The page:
Appellant also contends the district court’s refusal to allow him to test the car keys violated his constitutional right to present a defense.  We disagree.  “Although a defendant has a right to present relevant evidence in his own defense,” this right is limited by the rules of evidence.  State v. Svoboda, 331 N.W.2d 772, 775 (Minn. 1983).  Accordingly, a defendant must “comply with basic rules of foundation to establish the relevance and admissibility of the evidence.”  Id.  Here, the district court concluded that any testing performed by appellant would be inadmissible because of lack of foundation.  It expressed concern that the subject of appellant’s experiment, a Chevrolet Nova, was not in the possession or control of the state and might not be in the same condition as it was when the police tested the vehicle.  Specifically, the district court was not “satisfied that, in all reasonable probability, the item offered [was] the same as the item seized and * * * substantially unchanged in condition.”  We conclude that based on these reasons, the district court did not abuse its discretion in denying appellant’s request to perform testing on the vehicle.  See State v. Johnson, 307 Minn. 501, 504-05, 239 N.W.2d 239, 242 (1976) (finding that district court did not abuse its discretion in determining that a weapon offered into evidence was the same weapon seized by police).


            Appellant contends the district court order requiring him to reimburse the public defender fund should be reversed because the district court failed to hold a hearing and determine his ability to pay.  We agree.  Under Minnesota law,

[a]ny person who is represented by a public defender * * * shall, if financially able to pay, reimburse the governmental unit chargeable with the compensation of such public defender * * * for the actual costs to the governmental unit in providing the services of the public defender * * * The court in hearing such matter shall ascertain the amount of such costs to be charged to the defendant and shall direct reimbursement over a period of not to exceed six months * * *.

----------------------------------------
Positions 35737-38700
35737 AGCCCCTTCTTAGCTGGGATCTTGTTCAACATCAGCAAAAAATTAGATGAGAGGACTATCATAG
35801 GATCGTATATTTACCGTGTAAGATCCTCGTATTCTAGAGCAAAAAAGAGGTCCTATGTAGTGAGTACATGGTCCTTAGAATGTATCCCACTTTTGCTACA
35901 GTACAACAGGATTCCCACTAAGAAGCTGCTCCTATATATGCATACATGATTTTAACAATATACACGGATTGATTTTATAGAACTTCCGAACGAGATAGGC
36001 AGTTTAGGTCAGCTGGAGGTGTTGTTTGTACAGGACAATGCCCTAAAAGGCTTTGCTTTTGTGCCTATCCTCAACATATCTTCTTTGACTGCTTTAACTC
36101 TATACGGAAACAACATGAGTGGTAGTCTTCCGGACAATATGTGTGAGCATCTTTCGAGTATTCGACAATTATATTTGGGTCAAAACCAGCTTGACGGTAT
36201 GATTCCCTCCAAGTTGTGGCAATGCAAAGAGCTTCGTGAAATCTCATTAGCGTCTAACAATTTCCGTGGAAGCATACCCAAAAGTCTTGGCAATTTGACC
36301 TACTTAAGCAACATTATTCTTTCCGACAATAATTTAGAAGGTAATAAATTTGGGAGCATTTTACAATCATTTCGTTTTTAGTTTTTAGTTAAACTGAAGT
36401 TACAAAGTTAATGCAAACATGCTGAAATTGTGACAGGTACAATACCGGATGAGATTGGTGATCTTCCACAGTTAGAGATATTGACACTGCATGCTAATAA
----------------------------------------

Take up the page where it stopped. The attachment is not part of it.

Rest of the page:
Minn. Stat. § 611.35, subd. 1 (2000).  Pursuant to section 611.35, subdivision 1, “a hearing is required before a defendant can be made to reimburse the public defender.”  State v. Larson, 374 N.W.2d 329, 331-32 (Minn. App. 1985).  The purpose of this hearing is to ascertain whether a defendant is able to pay for his defense and to determine the amount of those costs.  Foster v. State, 416 N.W.2d 835, 837 (Minn. App. 1987).  A district court errs by failing to conduct a hearing prior to ordering a defendant to reimburse the public defender fund.  Larson, 374 N.W.2d at 332.  Here, at appellant’s sentencing hearing the district court determined that appellant’s public defender had spent 30 hours on his case, and that her hourly wage was $40.  But the district court erred by not specifically determining whether appellant was able to pay this fee.

We reject respondent’s argument that a hearing is not required to determine appellant’s ability to pay because the district court had access to the financial information contained in appellant’s presentence investigation report, which was reviewed by the district court at the sentencing hearing.  Although a separate hearing may not have been necessary, the district court was required to make a finding regarding appellant’s ability to pay.  Because the court did not make such a finding, we reverse the order for reimbursement of public defender’s fees and remand for a hearing on appellant’s ability to pay.

            Affirmed in part, reversed, and remanded in part.